In my next post I will discuss if this is an issue we should even care about (or if it actually might be a good thing as some have argued), but for the rest of this post I want to give a brief historical overview as to how things got this way within American religion without diving too deeply into the “why” of them still remaining segregated.

Historically, America and white Christians have been friends. Some elements that have helped define America culturally and historically have been drawn from Christian teaching (i.e. the Protestant work ethic). This makes many American Christians particularly invested in not just there faith, but also in America as an entity, sometimes even confusing which is which. Further, American evangelicals have been very concerned about the work of evangelism (sharing of the evangel = gospel message) within American culture and as a result Christians often times have had reason to seek to conform to the status quo of American society, especially in regard to race. With a couple exceptions, American evangelicals have taken a "don't rock the boat" approach towards society and race in particular.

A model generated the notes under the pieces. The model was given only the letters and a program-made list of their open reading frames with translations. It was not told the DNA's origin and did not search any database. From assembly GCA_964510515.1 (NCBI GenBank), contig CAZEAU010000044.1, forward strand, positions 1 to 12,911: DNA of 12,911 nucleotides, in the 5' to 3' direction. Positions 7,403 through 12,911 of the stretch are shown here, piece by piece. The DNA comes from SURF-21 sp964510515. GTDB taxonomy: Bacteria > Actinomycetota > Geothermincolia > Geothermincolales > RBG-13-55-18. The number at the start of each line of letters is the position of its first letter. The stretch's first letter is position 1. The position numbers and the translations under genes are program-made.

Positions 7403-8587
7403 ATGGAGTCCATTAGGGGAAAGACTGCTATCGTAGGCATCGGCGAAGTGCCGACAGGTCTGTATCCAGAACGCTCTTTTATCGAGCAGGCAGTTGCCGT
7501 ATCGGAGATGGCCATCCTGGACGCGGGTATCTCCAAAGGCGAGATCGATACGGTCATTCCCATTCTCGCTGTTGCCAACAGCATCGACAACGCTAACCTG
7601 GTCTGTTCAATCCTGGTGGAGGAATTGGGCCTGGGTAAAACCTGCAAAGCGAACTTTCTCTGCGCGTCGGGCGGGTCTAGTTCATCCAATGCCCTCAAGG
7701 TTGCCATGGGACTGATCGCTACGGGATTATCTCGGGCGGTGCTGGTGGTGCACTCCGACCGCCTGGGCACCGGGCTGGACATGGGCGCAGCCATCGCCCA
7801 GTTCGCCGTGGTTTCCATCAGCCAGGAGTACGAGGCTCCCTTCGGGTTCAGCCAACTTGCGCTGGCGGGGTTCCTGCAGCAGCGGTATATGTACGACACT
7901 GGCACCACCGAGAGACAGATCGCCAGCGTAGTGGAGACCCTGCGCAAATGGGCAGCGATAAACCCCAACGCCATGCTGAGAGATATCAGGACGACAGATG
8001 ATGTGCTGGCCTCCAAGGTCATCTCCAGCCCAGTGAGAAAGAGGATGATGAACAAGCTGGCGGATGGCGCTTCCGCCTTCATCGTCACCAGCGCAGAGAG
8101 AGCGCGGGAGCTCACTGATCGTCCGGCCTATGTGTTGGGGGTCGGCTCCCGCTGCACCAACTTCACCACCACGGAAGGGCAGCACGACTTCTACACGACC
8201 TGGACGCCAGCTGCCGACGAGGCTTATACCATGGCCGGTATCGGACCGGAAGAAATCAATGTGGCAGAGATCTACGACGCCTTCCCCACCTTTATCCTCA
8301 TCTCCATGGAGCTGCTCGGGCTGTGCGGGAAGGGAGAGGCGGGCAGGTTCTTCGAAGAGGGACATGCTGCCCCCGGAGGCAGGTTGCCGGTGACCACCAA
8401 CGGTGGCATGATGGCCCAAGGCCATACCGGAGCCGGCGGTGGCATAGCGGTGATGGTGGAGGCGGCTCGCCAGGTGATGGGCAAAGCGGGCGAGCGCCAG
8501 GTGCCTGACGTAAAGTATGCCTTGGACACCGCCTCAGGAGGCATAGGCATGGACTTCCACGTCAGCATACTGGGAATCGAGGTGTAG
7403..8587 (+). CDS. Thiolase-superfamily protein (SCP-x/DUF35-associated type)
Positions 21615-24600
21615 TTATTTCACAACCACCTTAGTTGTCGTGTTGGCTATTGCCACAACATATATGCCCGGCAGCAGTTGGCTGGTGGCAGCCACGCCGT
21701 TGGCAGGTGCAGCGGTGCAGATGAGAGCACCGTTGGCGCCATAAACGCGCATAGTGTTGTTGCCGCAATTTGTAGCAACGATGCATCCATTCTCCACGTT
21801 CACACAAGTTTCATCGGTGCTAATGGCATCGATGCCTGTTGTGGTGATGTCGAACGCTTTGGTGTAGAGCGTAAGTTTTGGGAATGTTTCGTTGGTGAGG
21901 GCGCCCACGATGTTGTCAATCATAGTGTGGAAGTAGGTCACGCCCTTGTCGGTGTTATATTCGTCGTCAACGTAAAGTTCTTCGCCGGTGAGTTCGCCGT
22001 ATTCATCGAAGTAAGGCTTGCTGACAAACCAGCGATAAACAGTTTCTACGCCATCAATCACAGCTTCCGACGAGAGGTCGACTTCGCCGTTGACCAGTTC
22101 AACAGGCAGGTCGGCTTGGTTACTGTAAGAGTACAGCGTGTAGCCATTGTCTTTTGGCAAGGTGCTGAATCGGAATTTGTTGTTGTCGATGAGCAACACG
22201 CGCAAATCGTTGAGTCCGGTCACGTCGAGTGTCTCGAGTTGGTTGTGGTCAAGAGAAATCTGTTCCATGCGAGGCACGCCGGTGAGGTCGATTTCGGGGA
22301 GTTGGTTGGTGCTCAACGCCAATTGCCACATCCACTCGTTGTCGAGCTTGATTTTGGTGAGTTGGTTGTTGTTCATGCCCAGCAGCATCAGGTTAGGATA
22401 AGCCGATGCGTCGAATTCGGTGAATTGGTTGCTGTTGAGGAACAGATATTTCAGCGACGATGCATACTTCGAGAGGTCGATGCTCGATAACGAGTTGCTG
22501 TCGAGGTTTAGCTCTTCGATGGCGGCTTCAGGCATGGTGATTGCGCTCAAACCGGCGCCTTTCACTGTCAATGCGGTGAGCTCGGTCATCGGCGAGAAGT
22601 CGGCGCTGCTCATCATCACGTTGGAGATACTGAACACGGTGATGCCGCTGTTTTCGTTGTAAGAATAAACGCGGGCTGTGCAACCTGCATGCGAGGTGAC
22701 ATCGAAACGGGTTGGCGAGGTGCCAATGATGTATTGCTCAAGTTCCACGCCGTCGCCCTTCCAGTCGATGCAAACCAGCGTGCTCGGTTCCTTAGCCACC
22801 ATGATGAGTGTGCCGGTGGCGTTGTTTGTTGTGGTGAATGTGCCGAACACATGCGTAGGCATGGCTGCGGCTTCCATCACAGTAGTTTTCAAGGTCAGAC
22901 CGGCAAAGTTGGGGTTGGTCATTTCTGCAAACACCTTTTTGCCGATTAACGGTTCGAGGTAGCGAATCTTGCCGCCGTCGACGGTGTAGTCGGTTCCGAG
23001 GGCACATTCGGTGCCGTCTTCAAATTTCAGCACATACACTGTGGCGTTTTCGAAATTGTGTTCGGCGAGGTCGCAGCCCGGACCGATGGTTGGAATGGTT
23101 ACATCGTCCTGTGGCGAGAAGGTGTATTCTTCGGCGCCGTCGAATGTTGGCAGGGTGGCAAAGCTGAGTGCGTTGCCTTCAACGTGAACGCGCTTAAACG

The early story of black-white race relations in America, obviously revolves around the institution of slavery. In the early 1700s, very few Anglos (Christian or not) did anything to even question the institution. Slavery was considered a part of "the American way of life" and one Virginia clergyman wrote, "To live in Virginia without slaves is morally impossible." Even in areas where slavery was not the norm, the furthest you might hear a clergyman go would be the view of Cotton Mather, who strongly believed slaves should be converted and admitted to churches, but also held that slaves ought not ever challenge their position or desire freedom, but ought to be content in this stage (Propaganda takes issue with this advice).